She was awesome. Not in a turtle power “Dude, that’s awesome!” kind of a way, but in a Close Encounters, religious experience kind of awesome, the kind of awesome that provokes awe, not ‘90s surfer dude clichés.

She wasn’t the only thing I had going for me in the world of Borderlands, not the only thing that would have my co-op buddies’ jaws agape. Playing Brick the Berserker, when the going got tough I’d fly into a cackling rage, run up to whichever villain was giving us trouble--be it pint-sized mutant or robot mega-boss--and punch it until it exploded. Every time I did this my team mates on the other end of Xbox Live would be reduced to giggles. I imagine them stunned into inaction, watching as the lumbering idiot, all shoulder muscle and attitude, bum-rushed the enemy and felled them in a flurry of flaming fists. In all my time playing Borderlands multiplayer I never got to see this spectacle from the other side, watching another Brick dashing into the fray to wail on the bad guys, but I saw monsters fall at the hands of a mutant kestrel, watched the group soldier erect turrets that endlessly refilled the group’s ammunition, saw a Siren flash across the battlefield, through walls and doors, dismembering enemies before they realised she was behind them.

Even in a world filled with so many wonders Betsy was my ace in the hole. Nobody I knew was lucky enough to find such a diamond in the rough. When we opened treasure chests and ran as one to see if any of the blue, purple and orange loot would be useful, while the others measured accuracy stats and brandished their new toys I always came away disappointed. In the dozen hours of gameplay after finding her I never met a gun that outperformed Betsy. She was the powerhouse of my arsenal and though I sometimes switched to other guns to take on more distant threats--such as Mothrakk, a Pandoran bat who blotted the sky with wings the size of swimming pools--whenever it came to ground-based action it was Betsy I turned to.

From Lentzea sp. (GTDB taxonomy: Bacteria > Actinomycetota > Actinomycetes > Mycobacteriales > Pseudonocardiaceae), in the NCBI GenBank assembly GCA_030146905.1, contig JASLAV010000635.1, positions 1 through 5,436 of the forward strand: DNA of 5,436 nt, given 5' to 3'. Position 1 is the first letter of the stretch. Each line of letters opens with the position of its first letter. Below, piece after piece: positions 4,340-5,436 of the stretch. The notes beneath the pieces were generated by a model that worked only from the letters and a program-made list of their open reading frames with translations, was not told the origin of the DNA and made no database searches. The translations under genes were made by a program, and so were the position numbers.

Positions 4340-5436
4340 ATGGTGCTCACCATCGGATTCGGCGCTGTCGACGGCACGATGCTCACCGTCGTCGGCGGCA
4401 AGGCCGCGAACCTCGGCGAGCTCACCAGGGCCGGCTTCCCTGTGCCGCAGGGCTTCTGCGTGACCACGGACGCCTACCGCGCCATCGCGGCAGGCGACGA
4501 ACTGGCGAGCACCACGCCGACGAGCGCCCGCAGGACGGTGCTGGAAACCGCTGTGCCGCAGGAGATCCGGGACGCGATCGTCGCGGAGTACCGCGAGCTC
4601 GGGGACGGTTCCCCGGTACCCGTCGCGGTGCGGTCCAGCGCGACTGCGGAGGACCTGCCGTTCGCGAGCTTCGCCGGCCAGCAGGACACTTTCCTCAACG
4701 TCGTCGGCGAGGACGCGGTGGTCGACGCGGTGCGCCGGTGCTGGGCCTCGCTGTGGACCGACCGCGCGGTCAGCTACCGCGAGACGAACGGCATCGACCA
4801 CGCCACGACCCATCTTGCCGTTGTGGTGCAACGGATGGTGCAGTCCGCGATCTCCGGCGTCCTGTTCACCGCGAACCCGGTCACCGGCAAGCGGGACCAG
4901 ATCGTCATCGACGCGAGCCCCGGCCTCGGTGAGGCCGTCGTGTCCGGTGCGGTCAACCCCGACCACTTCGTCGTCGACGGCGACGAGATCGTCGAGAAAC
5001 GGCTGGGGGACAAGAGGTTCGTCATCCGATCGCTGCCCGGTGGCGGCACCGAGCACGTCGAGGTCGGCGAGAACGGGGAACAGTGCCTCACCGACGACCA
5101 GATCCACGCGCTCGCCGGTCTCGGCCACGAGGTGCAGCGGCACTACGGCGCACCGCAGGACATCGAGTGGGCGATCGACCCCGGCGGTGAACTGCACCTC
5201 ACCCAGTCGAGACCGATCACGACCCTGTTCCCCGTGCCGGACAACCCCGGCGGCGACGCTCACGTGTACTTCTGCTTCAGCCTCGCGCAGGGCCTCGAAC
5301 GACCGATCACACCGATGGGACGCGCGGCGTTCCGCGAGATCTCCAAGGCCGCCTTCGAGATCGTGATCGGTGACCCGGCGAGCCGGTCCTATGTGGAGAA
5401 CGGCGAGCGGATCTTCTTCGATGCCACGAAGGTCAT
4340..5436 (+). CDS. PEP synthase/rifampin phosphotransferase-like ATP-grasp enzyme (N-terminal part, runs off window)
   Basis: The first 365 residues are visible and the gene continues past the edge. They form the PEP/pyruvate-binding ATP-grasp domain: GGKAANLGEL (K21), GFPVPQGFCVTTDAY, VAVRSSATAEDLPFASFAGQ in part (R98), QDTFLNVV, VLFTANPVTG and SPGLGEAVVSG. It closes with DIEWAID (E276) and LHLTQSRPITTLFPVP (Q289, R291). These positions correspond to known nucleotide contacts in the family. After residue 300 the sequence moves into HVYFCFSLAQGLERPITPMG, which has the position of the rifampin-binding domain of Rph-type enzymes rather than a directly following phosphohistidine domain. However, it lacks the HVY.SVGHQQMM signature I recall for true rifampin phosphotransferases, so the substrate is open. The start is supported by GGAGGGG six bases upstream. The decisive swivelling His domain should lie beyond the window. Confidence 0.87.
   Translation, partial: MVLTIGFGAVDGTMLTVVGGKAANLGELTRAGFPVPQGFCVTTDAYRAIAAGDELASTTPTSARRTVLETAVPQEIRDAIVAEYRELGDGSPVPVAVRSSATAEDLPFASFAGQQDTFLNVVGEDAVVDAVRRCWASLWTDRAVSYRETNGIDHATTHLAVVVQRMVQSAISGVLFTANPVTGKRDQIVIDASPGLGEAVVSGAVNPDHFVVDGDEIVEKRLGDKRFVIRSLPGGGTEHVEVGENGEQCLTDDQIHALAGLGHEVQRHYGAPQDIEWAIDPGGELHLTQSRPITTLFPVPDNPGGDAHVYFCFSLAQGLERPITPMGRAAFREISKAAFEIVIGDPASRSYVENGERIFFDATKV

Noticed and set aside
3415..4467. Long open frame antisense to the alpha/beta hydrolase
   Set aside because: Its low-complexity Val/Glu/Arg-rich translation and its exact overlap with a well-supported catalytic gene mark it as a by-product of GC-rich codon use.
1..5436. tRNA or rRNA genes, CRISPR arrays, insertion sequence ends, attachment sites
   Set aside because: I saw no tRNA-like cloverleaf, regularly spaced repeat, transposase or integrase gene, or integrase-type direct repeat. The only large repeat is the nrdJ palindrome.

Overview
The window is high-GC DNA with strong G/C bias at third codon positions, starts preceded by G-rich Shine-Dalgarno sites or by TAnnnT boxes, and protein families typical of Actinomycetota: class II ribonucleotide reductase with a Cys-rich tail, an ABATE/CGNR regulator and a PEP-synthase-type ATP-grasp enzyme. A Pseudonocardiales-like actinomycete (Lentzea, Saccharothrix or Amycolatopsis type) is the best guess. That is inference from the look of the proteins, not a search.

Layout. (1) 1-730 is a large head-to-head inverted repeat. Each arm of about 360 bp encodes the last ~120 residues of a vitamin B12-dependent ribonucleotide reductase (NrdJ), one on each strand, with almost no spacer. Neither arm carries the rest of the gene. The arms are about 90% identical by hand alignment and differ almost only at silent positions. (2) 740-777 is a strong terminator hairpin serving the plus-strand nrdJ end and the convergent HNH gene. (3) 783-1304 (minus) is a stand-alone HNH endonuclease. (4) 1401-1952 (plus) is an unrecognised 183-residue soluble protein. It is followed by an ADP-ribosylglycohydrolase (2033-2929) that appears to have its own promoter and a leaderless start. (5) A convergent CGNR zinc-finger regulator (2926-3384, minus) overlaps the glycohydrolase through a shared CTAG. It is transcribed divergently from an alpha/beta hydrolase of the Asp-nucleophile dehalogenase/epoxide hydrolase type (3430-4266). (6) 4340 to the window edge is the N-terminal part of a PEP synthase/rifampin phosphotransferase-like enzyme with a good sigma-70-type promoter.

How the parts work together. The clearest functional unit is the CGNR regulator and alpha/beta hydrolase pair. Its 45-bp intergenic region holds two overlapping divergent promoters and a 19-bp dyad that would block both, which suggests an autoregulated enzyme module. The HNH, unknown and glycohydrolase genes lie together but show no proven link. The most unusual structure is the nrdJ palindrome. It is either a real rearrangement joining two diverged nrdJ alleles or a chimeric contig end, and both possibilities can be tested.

I gave her up reluctantly. She was a fairly low-level gun, too low for a Berserker hitting his mid-thirties. I eventually found better guns, faster guns, and though I held her in my inventory I used her less and less. Finally I passed her onto a co-op buddy who was suitably honoured that I should give up to him not just a decent gun, but a gun I’d named, a gun I’d spoken about so often he knew her name. “You take care of her,” I told him. He didn’t need me to tell him anything. He’d seen her in action. He knew what she could do.

In time he passed Betsy on to another player, hopefully with enough reverence that he or she in turn passed her on to somebody else. I like to think Betsy was never cast aside like a white-hued revolver, dropped on the ground and forgotten when the level reset. I like to think even now someone out there is passing her on to an awestruck friend. “This is Betsy,” they say. “You take care of her.”